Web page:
Field Guides for the Way offer the intentionality and practice of a contemplative retreat woven into your everyday life. Each beautifully curated kit contains invitations and supplies for a journey deeper into your relationship with God, your own heart, and your life.

As a special offer for you, Kristen is offering 10% off your entire order (enter MULDER10 at checkout)! Purchase by next Saturday, March 2. For more on what the field guides are and to order, click here: Field Guides for the Way.

http://www.kristenleighkludt.com/

Kristen Leigh Kludt

Kristen Leigh Kludt is a writer, speaker, and contemplative adventurer. Creator of Field Guides for the Way and author of A Good Way Through, Kristen is a gifted story-teller and teacher. She is growing daily toward a life of integrity and love and invites others to do the same. She is a member of The Chapter and serves on the board for ReIMAGINE, a Center for Integral Christian Practice. She lives, works, and plays in San Francisco’s East Bay with her husband and two young sons.

Posted by k2mulder in Beloved, Guest Posts, 0 comments

How Do I Know God Loves Me, Personally? My Journey to Knowing I Am Loved

I bided my time as she squeezed me tightly to her, warmth rising at the closeness, and stared listlessly at the jumble of envelopes, scratched notes, and flyers askew on the counter, a lone pen lolling against the backsplash. Punctuating a smile on my face to meet her shining welcome as she released me back to my own presence, I felt relieved with the return of the little gulf that buoyed me to safety.

I keep to myself. It’s less awkward, less dramatic, and less demanding. I don’t feel immobilized like I do tight up in someone else’s power, even when it’s a loving power. Smothered is the word I used when I talked to myself or God. Intimacy seemed more like an oil slick spreading its sticky poison to blanket the sea’s life into suffocated death. And so I evaded, hid, sometimes flew but never far because, well, that’s just not the right way to respond to love, is it? The ebb and flow of what I was comfortable with licked at my heels, threatening to mire my feet. I could not give myself totally to the warmth, to the power, to the discomfort. It was just too much, and I was just too little.

feet running at waters edge for www.kimberleymulder.com

Photo by Genevieve Dallaire on Unsplash

The safest place that was not too far nor too close, was near. I could share a room toiling on a project or reading a book, ensconced where I had only to look up to control my participation. I loved stories because I could feel it all, yet remain outside it. When my tears rose at the suffering of a favorite character or the sacrificial love of a good father, I could close the book. There they remained, at arms’ length where I could flip the page on tenderness, sliding it into place, staid on the page.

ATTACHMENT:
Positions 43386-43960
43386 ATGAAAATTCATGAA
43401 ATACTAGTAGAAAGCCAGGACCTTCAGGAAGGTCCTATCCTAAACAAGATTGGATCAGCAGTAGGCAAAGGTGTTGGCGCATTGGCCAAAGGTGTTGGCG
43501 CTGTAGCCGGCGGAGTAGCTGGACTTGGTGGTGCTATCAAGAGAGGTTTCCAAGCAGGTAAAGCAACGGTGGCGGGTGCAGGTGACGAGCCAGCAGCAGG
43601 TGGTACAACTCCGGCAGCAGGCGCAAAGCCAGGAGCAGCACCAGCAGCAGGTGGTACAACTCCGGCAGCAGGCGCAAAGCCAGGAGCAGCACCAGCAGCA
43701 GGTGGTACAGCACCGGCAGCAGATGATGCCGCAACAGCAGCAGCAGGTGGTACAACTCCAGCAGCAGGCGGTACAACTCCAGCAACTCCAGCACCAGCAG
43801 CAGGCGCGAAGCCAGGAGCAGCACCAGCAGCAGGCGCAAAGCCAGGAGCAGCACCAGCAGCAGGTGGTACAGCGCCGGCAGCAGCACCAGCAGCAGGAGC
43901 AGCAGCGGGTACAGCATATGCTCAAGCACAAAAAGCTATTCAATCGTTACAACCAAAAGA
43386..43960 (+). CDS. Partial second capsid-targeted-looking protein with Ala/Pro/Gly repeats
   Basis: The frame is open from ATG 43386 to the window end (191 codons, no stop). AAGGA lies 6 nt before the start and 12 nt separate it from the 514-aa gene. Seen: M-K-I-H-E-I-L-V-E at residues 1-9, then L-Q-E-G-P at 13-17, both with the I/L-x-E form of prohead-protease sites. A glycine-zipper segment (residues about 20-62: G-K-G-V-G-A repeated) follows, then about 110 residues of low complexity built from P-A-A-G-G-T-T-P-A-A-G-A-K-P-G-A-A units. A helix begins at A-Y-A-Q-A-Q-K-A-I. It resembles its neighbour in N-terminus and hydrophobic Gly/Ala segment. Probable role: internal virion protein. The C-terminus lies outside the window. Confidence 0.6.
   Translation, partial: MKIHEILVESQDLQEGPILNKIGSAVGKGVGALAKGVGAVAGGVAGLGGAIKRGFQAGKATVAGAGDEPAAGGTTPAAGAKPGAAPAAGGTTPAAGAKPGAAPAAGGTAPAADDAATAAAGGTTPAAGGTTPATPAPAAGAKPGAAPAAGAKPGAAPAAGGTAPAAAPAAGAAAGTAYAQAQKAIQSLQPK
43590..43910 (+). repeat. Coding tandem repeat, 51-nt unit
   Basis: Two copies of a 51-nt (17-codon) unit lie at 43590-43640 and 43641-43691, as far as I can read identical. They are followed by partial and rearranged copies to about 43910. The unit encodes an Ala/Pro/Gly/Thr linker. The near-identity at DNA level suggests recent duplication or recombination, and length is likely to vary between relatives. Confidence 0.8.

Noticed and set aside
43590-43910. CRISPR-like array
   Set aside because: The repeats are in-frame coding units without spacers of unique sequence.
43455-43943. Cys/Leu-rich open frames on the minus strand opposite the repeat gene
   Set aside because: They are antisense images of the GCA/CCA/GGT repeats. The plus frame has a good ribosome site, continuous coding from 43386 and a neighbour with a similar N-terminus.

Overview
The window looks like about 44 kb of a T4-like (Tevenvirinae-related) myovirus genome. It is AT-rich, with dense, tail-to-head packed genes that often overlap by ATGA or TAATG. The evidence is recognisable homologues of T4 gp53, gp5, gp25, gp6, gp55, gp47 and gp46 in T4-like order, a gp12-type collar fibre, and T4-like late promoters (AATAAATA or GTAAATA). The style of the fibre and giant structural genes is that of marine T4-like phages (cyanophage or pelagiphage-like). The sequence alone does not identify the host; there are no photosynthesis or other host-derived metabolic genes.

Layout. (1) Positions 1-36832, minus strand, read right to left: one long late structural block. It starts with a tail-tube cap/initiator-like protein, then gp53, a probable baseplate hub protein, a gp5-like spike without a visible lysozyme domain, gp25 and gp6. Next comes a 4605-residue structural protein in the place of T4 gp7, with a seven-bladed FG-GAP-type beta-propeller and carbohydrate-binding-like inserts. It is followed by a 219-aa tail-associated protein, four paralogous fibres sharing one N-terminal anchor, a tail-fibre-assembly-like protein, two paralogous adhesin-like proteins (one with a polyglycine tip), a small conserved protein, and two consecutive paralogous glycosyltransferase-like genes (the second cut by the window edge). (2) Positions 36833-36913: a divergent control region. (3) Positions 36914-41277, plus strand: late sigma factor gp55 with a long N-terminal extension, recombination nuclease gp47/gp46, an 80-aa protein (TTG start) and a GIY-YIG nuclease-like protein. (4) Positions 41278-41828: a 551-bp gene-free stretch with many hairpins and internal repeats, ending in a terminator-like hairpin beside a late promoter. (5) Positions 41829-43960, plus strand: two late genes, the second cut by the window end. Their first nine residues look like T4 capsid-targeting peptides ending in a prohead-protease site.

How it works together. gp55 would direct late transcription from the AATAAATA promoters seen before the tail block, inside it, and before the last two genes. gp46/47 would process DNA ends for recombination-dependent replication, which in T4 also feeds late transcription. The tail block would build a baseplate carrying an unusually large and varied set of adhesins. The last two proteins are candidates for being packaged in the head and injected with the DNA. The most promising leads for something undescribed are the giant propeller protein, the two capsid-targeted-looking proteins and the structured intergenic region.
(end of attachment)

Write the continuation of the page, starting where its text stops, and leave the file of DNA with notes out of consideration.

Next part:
The same was true at church. I found God in a book. His character was intriguing, complex, and so right all the time! Every page I flipped gave me something new to consider, to follow, to do. I loved how I could select a passage and tie it to another and follow God’s thoughts. How loving of God to share his thoughts with me, in a book, no less! A book I could open at will—and close. God was delivered to me in such a manageable package.

Included in this package were lessons on how to view myself. I’d use these passages as a mirror, turning it to catch the right angle to see my reflection, but instead I saw a distortion. I knew I was good—I did good things all the time, in fact, I rather thought I was pretty good at being good. Yet the mirror consistently made me look like a freak with narrow, tiny eyes and a ballooned jaw. That didn’t seem like a caring gift from this know-it-all God! I figured I couldn’t find the right angle, and carried on assuredly. Of course God loved me, how could he not? I didn’t look like that weird reflection!

The package came with a brochure, provided by my church. Each page highlighted a people group: the remote hill tribe in a jungled Asian country, the veil of hijabs across the Middle East, the bundles of poor overflowing slums, the angry youth caught in the webbed blocks of large cities. The title of the brochure was—This is Who God Loves. None of them went to church with me. And if I loved God then I would go to whom he loves! Isn’t that why he tucked the brochure in and gave me a love of travel?